NEW YORK — More Americans are Googling themselves — and many are checking out their friends, co-workers and romantic interests, too.
In a report Sunday, the Pew Internet and American Life Project said 47 percent of U.S. adult Internet users have looked for information about themselves through Google or another search engine.
That is more than twice the 22 percent of users who did in 2002, but Pew senior research specialist Mary Madden was surprised the growth wasn’t higher.
“Yes it’s doubled, but it’s still the case that there’s a big chunk of Internet users who have never done this simple act of plugging their name with search engines,” she said. “Certainly awareness has increased, but I don’t know it’s necessarily kept pace with the amount of content we post about ourselves or what others post about us.”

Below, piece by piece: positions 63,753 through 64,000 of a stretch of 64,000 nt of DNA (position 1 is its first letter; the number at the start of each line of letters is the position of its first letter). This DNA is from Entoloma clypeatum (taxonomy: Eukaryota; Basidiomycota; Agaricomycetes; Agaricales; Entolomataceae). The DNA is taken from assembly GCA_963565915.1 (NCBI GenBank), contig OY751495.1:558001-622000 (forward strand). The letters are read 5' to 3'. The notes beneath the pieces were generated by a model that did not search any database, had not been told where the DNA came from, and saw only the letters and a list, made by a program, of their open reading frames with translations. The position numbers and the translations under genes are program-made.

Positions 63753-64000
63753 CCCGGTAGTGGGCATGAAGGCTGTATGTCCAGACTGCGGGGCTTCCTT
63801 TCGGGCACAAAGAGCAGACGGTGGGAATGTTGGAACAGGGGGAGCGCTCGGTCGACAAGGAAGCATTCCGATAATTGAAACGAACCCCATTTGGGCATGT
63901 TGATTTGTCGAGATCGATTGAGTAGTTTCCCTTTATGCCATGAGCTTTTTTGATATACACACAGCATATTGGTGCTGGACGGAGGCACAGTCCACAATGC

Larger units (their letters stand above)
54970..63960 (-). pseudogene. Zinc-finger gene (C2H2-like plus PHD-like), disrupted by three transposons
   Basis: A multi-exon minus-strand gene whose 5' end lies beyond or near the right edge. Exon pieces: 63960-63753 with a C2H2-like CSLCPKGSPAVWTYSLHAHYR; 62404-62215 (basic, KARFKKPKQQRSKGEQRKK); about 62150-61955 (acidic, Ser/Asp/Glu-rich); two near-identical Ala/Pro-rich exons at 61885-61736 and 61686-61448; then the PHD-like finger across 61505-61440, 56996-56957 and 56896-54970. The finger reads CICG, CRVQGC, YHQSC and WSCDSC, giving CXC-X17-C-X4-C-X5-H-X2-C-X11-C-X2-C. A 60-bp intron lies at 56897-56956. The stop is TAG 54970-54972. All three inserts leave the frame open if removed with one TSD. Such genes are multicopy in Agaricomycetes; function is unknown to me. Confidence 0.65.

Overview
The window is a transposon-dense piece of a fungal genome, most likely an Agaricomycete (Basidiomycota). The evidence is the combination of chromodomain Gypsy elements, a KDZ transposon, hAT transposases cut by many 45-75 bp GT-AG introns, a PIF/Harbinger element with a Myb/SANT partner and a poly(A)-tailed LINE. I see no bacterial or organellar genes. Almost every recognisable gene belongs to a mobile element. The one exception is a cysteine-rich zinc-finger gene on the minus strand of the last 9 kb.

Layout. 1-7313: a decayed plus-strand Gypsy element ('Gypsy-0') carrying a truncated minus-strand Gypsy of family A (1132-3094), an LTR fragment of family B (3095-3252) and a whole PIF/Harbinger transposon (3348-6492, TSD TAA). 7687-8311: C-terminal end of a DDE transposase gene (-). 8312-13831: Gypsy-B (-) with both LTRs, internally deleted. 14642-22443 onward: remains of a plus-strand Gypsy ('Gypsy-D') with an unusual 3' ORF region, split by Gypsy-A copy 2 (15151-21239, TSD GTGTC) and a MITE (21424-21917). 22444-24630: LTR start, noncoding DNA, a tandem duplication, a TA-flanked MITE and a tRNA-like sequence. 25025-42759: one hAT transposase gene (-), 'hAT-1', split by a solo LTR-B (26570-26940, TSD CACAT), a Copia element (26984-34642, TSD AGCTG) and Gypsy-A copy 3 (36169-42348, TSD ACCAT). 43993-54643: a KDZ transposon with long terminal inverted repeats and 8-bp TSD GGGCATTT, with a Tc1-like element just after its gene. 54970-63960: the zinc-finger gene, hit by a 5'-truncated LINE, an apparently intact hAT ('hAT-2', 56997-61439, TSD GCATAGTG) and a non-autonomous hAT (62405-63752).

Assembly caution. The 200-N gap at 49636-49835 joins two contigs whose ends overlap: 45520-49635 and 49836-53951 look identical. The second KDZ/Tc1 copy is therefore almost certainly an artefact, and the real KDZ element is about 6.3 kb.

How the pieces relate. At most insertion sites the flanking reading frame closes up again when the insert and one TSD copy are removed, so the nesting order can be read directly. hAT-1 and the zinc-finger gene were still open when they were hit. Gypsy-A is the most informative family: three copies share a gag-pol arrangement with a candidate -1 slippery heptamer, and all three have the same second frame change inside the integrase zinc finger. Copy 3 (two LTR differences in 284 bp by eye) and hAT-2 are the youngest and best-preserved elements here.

About 60 percent of Internet users said they aren’t worried about the extent of information about themselves online, despite increasing concern over how that data can be used.
Americans younger than 50 and those with more education and income were more likely to self-Google — in some cases because their jobs demand a certain online persona.
Meanwhile, Pew found that 53 percent of adult Internet users admit to looking up information about someone else, celebrities excluded.
Often, it’s to find someone they’ve lost touch with. But looking up information about friends, relatives, colleagues and neighbors also was common.
Although men and women equally searched for online information about themselves, women were slightly more likely to look up information about someone they are dating.